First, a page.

BETHLEHEM —The Police Department will hold a Stop the Bleed course for town residents on Thursday, Nov. 14 to teach ways to manage life-threatening bleeding.
Happening at Town Hall on 445 Delaware Ave. in Delmar, it will start at 7 p.m. and people are encouraged to RSVP to Sgt. Mike Whiteley at 518-439-9973 ext. 1360 or [email protected]
Stop the Bleed is a nationwide initiative by the American College of Surgeons and the Hartford Consensus that seeks to educate people on how they can save a life when faced with a bleeding emergency by using clotting bandages and tourniquets. BPD Chief Louis Corsi said the department has partnered with Delmar-Bethlehem EMS for the Nov. 14 event.
That night, people can expect a 45-minute PowerPoint presentation by a certified Stop the Bleed instructor and then have hands-on time working with life-saving equipment as well as everyday objects to tend to a bleeding victim.
BPD Commander Adam Hornick said, “Equipment people may have in everyday life that can help as well are like towels and items of clothing. There is a technique to putting something over an area to stop the bleeding and how to properly do it and find pressure points.”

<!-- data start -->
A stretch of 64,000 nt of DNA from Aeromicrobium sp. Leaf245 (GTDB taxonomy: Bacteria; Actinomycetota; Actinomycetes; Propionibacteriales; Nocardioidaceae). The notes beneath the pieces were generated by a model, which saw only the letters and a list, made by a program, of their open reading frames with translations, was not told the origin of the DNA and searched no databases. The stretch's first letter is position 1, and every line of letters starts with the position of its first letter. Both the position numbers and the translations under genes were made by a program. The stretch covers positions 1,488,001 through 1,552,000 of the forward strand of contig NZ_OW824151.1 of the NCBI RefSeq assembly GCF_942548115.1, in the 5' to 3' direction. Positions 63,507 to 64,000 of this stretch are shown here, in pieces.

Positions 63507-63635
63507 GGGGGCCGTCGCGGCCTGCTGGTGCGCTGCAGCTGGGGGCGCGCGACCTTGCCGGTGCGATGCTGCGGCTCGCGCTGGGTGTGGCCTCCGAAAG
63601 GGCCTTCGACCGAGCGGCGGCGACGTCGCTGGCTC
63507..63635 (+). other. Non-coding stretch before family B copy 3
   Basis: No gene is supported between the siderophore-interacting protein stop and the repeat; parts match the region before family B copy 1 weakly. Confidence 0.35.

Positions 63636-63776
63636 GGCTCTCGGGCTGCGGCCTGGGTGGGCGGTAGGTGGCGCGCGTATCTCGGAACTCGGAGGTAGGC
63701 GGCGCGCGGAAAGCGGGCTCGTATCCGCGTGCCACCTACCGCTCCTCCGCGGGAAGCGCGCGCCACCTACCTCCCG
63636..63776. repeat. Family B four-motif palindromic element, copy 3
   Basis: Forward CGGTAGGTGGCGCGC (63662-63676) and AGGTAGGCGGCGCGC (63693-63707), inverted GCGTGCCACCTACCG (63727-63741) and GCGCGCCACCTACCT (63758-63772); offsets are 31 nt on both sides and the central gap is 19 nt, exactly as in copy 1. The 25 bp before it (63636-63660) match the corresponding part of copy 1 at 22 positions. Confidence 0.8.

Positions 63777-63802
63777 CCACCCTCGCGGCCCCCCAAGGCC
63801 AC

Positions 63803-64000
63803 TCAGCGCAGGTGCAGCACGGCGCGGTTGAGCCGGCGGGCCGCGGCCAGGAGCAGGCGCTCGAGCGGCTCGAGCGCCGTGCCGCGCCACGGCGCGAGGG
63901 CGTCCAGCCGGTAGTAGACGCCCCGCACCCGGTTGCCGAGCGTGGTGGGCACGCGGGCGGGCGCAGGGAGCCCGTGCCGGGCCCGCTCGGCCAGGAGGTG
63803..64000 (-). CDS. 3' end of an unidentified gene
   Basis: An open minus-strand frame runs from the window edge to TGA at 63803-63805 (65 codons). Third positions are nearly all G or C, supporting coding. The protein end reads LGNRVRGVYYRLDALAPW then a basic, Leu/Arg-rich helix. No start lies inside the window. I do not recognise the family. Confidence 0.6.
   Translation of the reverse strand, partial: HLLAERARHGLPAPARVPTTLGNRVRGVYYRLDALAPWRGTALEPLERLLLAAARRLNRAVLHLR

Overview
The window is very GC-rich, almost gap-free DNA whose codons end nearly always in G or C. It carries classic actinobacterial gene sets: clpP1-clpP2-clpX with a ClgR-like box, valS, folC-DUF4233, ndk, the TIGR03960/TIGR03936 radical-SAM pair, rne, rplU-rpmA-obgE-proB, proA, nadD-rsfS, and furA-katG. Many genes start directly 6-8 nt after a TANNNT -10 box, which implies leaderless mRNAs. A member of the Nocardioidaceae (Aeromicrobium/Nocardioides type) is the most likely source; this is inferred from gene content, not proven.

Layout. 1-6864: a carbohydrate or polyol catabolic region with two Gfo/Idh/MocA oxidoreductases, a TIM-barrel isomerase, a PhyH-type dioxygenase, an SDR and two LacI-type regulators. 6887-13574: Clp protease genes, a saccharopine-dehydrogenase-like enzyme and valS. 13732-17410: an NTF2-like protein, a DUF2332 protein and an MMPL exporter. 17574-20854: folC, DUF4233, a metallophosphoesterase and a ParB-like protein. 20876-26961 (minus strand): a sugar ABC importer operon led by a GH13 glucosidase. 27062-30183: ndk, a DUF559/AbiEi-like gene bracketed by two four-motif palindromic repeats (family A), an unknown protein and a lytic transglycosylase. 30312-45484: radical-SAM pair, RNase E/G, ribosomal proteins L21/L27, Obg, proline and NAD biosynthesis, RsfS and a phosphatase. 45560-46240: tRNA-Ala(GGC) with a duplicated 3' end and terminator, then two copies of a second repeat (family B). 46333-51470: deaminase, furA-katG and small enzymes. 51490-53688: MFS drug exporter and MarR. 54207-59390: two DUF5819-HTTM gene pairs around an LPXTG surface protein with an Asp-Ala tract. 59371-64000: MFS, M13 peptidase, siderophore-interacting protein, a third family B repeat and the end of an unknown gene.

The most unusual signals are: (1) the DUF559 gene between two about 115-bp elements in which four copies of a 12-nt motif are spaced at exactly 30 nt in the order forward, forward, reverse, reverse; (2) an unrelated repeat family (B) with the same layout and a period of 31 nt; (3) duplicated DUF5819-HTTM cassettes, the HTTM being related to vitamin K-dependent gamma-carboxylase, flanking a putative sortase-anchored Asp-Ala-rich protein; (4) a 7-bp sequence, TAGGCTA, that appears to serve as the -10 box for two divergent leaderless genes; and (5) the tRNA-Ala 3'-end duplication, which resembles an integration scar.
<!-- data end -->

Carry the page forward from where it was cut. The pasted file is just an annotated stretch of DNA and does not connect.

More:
He added, “About a year ago, we started training our officers with tourniquets and everything else in their emergency supply kits. Now it’s come to another step where we’re bringing it up to the public and we’ve also been training with school nurses at the school district.”
Bethlehem police officers have been equipped with emergency supply kits since November 2018 to help save lives and improve response time while emergency servicesare still traveling to the scene. The result of a collaboration between BPD and Delmar-Bethlehem EMS again, each kit contains supplies like trauma shears, a rescue blanket, four tourniquets, a CPR mask, Band-Aids and tape. Each kit has been placed in BPD vehicles to benefit both officers and victims.
Corsi said that while BPD has done a variety of public educational events for residents, this is the first bleeding-related event. “Any time you can put a life-saving effort out there, that benefits the community and so, we’re usually at the scene first and if we can mitigate the bleeding, the chances of surviving increase greatly. So it’s important for us,” he added.
Hornick concluded, “It’s a great opportunity for the public to learn a valuable skill and it doesn’t take a lot of their time. But you never know when you’re going to need it.”